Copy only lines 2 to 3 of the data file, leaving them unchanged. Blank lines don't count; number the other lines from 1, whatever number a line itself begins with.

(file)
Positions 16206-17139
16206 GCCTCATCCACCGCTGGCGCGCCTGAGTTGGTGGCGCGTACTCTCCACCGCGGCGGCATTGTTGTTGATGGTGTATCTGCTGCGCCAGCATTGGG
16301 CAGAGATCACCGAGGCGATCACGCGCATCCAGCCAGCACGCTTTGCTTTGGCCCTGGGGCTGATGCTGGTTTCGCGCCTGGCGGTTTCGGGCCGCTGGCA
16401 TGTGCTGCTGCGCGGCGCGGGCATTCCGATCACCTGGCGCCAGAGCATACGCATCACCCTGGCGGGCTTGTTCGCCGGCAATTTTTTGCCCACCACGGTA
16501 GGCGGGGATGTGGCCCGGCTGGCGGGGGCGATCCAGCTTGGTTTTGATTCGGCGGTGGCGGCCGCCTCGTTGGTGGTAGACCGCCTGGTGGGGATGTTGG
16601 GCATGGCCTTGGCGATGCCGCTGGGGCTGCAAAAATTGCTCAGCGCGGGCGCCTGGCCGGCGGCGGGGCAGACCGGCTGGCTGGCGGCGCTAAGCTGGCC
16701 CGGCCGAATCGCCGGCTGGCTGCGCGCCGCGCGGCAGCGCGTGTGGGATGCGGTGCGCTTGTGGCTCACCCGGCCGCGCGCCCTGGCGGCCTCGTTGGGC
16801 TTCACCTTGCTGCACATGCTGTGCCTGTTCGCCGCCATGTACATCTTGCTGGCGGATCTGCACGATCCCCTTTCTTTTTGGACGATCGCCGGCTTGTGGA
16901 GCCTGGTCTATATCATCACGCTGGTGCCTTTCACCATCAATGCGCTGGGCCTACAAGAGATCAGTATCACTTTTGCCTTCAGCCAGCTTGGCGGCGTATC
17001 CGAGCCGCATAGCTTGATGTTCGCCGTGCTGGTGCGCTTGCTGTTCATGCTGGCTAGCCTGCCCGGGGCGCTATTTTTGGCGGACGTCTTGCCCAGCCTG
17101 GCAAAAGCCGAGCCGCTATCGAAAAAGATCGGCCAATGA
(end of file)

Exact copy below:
16206 GCCTCATCCACCGCTGGCGCGCCTGAGTTGGTGGCGCGTACTCTCCACCGCGGCGGCATTGTTGTTGATGGTGTATCTGCTGCGCCAGCATTGGG
16301 CAGAGATCACCGAGGCGATCACGCGCATCCAGCCAGCACGCTTTGCTTTGGCCCTGGGGCTGATGCTGGTTTCGCGCCTGGCGGTTTCGGGCCGCTGGCA